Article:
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  1. #1

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    Young Eagles and Background Security Checks

    I assume all Chapter leaders got the memo, and members will be informed shortly. Apparently we are all required to take an online education course and pass a criminal background check before volunteering at a future Young Eagles event.

    The online course is no big deal, basic EAA policy guidance about adult supervision, supervision of adults, and similar. I've already taken it.

    However, I stopped at the online application for a criminal background check. In the Age of Hacking, we're all taught that we should never submit our name, DOB, and SSN online. Even if legit, most companies have a miserable record at protecting data. So who the heck is this hired background security check company, and why should I trust them with personal data fundamental to identity theft?
    Dan Horton
    RV-8 Fastback
    Barrett IO-390
    Alabama

  2. #2
    Mayhemxpc's Avatar
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    I just looked at the site. That is troubling. Not the youth protection stuff. That is the same as the Boy Scouts program, the CAP, and even US Army Drill Sergeants 2 deep leadership with basic trainees.

    Like Dan, I am concerned about the background checks. Who made the decision that these checks were required? Who is handling the data? What assurances exist that the information will not be used or stored in an unauthorized manner? What are they looking for in those background checks? I have had enough problems with my personal information being hacked from government sources -- what is this organization handling this and what makes then qualified and trusted? The BSA requires a national background check but they are very open about you does it -- and you don't submit your data online, but in hard copy. (Heck, PII is not supposed to go out online. Any other organization I have dealt with handless that by fax, which is supposed to be more secure.)

    I cannot find anything where the TSA or FAA requires this. Why is the EAA now imposing police state tactics?

    Back to basics EAA. DEFINE THE PROBLEM: What is the desired end state? What is keeping us from getting there? Is there a significant risk that must be treated? What options to treat that risk were explored? Regarding this "solution" did anyone do a risk analysis of not doing a background check vs the risk of exposing member's personal information (yes, and the legal exposure that would result from that)?

    It is not a background check per se that bothers me. I have to do enough of them already, it is everything around it that bothers me. Maybe they just don't want independent curmudgeons like me to be a Young Eagle pilot anymore.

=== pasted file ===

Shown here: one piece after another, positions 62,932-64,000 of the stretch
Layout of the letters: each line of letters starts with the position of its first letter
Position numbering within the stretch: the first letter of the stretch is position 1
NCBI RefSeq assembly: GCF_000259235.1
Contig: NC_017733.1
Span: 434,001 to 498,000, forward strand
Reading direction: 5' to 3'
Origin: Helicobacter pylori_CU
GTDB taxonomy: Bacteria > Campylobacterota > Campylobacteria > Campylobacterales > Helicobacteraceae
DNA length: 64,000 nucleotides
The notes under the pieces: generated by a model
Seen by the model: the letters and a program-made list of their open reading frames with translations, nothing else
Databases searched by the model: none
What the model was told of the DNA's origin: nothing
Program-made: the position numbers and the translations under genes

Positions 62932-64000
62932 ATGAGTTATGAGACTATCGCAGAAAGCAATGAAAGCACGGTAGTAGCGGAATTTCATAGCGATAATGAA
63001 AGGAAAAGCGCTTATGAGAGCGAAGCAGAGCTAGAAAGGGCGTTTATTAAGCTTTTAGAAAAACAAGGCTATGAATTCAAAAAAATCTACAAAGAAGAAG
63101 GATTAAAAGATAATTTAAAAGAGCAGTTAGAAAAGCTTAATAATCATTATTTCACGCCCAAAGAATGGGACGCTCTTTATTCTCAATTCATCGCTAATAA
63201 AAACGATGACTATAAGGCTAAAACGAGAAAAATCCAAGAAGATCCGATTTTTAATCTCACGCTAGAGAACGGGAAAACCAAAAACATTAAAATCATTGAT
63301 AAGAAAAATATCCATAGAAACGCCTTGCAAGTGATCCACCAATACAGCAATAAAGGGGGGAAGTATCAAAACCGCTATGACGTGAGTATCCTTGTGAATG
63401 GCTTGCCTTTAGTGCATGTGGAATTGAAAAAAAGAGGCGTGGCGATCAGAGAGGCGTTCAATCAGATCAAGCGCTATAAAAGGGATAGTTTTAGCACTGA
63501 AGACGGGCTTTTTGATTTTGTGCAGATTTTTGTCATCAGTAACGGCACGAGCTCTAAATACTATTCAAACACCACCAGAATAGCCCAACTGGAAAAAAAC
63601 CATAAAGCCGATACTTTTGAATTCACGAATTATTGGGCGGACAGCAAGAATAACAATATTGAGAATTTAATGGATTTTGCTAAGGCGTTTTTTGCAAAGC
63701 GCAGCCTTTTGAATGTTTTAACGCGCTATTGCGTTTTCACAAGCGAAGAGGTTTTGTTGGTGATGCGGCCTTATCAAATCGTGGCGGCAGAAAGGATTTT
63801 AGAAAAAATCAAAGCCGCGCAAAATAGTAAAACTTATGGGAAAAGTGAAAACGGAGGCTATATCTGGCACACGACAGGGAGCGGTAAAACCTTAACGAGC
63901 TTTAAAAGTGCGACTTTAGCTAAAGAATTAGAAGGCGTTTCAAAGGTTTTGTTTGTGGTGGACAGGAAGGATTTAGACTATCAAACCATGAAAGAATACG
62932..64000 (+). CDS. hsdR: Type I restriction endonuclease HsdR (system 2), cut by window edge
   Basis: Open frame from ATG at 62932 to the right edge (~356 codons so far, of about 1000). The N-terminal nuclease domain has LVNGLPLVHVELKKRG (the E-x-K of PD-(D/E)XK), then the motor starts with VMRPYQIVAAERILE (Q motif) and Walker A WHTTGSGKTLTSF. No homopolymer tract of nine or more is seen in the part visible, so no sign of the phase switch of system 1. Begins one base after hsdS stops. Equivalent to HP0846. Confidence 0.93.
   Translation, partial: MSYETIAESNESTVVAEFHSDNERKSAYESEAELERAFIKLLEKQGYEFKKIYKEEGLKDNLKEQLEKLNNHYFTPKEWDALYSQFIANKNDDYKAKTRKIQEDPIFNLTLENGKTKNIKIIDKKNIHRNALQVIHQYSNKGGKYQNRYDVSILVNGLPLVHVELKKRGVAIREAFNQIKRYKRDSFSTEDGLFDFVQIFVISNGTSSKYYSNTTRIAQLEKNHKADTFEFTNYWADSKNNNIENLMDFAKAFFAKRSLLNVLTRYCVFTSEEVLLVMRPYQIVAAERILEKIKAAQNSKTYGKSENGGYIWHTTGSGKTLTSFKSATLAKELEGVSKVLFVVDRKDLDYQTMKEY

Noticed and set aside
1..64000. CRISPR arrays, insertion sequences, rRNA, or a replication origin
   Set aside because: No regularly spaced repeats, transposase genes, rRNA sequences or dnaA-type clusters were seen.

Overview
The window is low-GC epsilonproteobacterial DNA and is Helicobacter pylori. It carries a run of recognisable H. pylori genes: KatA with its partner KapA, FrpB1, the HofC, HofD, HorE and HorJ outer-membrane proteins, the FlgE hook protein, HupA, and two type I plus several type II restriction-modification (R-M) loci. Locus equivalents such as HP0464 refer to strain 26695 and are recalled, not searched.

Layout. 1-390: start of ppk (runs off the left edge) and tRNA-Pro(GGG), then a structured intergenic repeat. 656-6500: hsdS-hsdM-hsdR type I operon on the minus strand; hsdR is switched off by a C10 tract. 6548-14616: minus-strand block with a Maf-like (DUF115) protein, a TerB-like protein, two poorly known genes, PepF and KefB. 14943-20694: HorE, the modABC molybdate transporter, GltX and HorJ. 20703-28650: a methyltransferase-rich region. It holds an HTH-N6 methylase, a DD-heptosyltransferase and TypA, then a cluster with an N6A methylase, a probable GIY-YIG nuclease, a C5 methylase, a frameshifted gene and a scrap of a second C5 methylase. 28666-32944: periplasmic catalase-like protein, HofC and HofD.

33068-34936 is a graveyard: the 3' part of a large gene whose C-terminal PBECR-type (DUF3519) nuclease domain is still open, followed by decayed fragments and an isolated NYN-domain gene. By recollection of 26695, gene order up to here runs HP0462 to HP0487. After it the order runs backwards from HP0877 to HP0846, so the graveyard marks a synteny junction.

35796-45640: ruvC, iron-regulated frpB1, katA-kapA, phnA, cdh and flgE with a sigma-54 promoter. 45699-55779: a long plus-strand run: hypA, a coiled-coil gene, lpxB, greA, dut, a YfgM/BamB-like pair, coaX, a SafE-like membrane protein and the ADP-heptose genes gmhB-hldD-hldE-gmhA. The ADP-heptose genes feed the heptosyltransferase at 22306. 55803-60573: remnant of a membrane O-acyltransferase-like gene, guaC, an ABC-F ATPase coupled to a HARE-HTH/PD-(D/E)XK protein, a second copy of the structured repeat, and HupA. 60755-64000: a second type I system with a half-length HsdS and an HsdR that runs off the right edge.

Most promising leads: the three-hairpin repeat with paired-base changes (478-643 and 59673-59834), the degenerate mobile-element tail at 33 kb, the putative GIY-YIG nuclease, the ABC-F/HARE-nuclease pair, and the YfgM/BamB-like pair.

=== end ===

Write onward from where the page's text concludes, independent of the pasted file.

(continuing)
Chris Mayer
    N424AF
    www.o2cricket.com

  3. #3
    bookmaker's Avatar
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    I am sure insurance has something to do with it. I am curious why however. Have there been some issues, or are we seeing just another response to paranoia over being sued by anybody and everybody. Sad this even has to be considered.

    I did fill out the forms however. I am also concerned about data miners, but my information is spread around so far as it is, I can't see where a legit background check adds much risk.

    Dale
    Dale Cavin
    Florida Panhandle

  4. #4
    I truly believe that, justified or not, these requirements will have a chilling effect on YE flying. Many of the pilots I know that fly them now will not even do the training much less the background check putting a greater burden on those of us who do it. But I can't say I can blame those who don't.

    Tom
    N94856

  5. #5

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    Jan 2016
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    All of the pilots who fly YE in our chapter have decided NOT to participate after May 1. In addition all of the volunteers we have spoken with will not participate. Read the entire program. It unjustly puts a burden on the volunteers and pilots of the YE program. Our concerns are our right to privacy as it pertains to Social Security numbers, the acquisition of data, storage of such data by the EAA, and safeguards as to the security of the data. In addition the program "rules" are ridiculous. Read about buckling in a YE, flying in a two seat aircraft, the requirements of the volunteers, photography and it's use, etc. I can go on and on.
    Our chapter flies about 200 youngsters and works with students in 4 counties. All this will cease. I wish the program luck.

  6. #6
    FlyingRon's Avatar